Join us for the blogathon January 12-14, 2014!
This is an introduction to the 1927-1938 “era” of the upcoming Classic Movie History Project Blogathon.
It was already an uncertain world during the tail end of the 1920s, but North America didn’t know it yet. The 1920s was the Jazz Age – a time of short skirts, innovative music, and money-making speakeasies.
But a very different world was about to appear.
Uncertainty blanketed the globe. Germany was seething under the imposition of World War I reparations. The Japanese army unilaterally decided to invade Manchuria. Joseph Stalin enforced his Five-Year plans while millions died of starvation. Meanwhile, the U.S. economy imploded due, in part, to unmanageable credit and unsavoury banking practices.
Things were uncertain in Hollywood, too. Warner Brothers released a talking picture in 1927 that was to bring about the end of the incredibly artistic silent era. Then, in 1930, the Hollywood Production Code was introduced, which intended to foster “…correct entertainment [that] raises the whole standard of a nation.” [Italics in original text.] The Code was strictly enforced starting in 1934, which shaped Hollywood filmmaking for more than two decades.
It was the time of the Great Depression and the stirrings of World War II. But it was also a time of terrific cinema – in the United States and around the world.
Join us on January 13 as we explore this fascinating period of Hollywood film history (1927-1938). Below is a list of contributors who will be exploring this period of intense creativity during global uncertainty.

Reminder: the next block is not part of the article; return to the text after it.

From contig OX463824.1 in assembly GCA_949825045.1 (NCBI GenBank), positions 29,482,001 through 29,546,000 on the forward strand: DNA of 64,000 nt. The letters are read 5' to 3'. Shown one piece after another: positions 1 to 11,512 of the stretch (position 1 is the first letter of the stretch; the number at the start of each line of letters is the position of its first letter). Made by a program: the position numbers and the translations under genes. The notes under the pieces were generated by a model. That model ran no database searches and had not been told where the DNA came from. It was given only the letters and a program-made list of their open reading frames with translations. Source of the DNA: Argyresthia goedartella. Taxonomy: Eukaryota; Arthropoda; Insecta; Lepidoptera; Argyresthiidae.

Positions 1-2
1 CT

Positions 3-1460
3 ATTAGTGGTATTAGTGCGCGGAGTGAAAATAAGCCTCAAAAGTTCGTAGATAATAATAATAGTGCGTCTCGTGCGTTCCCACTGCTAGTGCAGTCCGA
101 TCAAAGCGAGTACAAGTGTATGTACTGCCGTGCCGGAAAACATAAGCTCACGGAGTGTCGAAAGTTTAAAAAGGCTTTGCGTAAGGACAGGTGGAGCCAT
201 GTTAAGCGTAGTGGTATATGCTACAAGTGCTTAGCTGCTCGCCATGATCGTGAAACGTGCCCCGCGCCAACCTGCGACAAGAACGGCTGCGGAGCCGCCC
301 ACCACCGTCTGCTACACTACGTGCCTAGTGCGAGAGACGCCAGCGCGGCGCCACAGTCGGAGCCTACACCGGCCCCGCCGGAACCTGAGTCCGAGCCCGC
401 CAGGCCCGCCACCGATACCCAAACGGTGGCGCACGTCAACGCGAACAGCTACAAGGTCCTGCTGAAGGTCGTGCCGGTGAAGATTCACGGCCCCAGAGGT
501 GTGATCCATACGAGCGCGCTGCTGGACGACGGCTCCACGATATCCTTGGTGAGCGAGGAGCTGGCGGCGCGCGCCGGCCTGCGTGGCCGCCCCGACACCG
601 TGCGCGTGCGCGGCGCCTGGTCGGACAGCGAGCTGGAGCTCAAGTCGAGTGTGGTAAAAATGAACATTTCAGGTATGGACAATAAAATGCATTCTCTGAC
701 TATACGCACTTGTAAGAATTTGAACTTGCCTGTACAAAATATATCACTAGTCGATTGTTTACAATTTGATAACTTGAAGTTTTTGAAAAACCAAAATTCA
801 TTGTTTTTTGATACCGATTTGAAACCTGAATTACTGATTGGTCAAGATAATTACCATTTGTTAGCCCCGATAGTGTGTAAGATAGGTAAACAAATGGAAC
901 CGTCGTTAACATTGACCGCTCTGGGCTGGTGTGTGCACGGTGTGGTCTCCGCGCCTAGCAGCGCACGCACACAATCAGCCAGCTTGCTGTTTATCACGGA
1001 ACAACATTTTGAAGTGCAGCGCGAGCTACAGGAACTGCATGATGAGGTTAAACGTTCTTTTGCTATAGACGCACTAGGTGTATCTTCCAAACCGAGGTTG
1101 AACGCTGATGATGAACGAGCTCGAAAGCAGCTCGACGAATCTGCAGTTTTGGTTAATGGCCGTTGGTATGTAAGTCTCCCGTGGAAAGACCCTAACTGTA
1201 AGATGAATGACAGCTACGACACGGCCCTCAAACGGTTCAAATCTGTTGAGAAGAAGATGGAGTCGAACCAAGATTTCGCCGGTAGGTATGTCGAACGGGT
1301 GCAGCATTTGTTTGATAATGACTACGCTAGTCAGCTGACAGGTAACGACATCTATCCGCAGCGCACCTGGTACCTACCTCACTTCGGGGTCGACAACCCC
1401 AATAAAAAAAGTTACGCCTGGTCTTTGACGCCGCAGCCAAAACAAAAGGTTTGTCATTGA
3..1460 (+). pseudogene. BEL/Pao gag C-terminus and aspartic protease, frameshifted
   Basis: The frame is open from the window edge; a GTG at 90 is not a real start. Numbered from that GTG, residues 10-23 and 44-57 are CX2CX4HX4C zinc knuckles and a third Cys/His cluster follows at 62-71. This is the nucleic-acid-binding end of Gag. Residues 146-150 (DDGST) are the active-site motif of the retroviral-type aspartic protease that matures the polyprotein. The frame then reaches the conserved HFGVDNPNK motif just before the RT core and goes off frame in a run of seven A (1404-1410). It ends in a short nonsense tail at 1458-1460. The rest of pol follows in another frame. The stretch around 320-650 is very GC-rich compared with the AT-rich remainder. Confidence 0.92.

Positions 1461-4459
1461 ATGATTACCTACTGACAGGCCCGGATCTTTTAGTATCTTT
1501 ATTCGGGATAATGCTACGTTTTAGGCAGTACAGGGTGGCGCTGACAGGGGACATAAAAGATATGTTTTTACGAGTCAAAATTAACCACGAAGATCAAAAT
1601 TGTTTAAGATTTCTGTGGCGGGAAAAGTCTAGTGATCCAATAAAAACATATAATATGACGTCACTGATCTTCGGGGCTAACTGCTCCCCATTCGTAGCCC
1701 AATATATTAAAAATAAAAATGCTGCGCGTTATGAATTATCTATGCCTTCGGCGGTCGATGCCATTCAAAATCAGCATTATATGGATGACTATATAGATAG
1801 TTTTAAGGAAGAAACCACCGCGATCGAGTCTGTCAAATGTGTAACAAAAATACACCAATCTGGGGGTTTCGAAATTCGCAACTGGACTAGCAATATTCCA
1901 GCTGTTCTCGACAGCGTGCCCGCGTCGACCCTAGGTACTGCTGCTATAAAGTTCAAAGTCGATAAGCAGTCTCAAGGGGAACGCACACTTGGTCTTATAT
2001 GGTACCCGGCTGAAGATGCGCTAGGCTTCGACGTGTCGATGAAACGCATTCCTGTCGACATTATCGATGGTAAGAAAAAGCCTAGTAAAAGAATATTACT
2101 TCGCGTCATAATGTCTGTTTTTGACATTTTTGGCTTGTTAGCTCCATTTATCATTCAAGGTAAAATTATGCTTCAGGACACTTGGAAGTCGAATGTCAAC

Movies, Silently is hosting the years 1915-1926 on January 12. Please click HERE for the list of participants covering those years.
Once Upon a Screen is hosting the years 1939-1950 on January 14. Click HERE for the participants looking at the War Years.
1927-1928: THE CONTRIBUTORS
1927: Goregirl’s Dungeon looks at the year in film.
1928: Self-Styled Siren on King Vidor’s realization that talking pictures were here to stay.
1929: Your host reviews They Had to See Paris as a barometer of 1929.
1930: The Artistic Packrat reviews Animal Crackers as a demonstration of improvements in motion picture sound.
1931: Immortal Ephemera looks at the movie cycles of 1931 and includes a review of City Streets.
1932: Ann Dvorak presents “Oh, what a Pre-Code year it was!”
1933: Outspoken & Freckled explores a magical year in cinema.
1934: Nitrate Diva examines censorship in post-Code Hollywood.
1935: Absolutely Merle looks at five films that brought about significant “firsts” in 1935.
1936: Lasso the Movies presents “1936: The Power of Hindsight.”
1937: The Motion Pictures details the most popular films of the year.
1938: Speakeasy looks at heroes and villains of 1938.
Be sure to join us January 12-14, 2014!
Hurrah! Loved the era breakdown! Can’t wait! 😀
Thanks, Fritzi. I think we could almost publish a film history book by the time we’re done! 🙂
I think so!
So excited to see everyone’s posts. To Anna Dvorak, you’re article title made me giggle in the best possible way.
This is going to be great!
Yay! I am so excited!
Me too! I’m looking forward to your post. 🙂
WOWZA!!! Those topics!! What a fantastic introduction and way to get people excited!! This will be fantastic!! Did I use enough ‘!!’s’ ?
A person can never use enough “!!s”.
Wow, this will be epic, and it’s only Chapter One! I look forward to following this blogathon! Good luck, everyone!
This IS epic! Holey moley!
I cannot wait to read everyone’s contributions. This is truly a huge undertaking… you’ve all pulled it together smashingly-Brava!!!- What a grand idea for a blogathon, and a tradition that is sure to follow since the possibilities are endless… Cheers to you, Fritzi and Aurora… so glad to be joining in
Fritzi is the mastermind behind all this, and what a terrific idea it is. I’m really very excited about it. 🙂
I enjoyed every post. Thank you to the bloggers and thank you to our dedicated hosts.
Really great idea! I am looking forward to reading each one.
The entries are fantastic. I’ve learned so much about film history!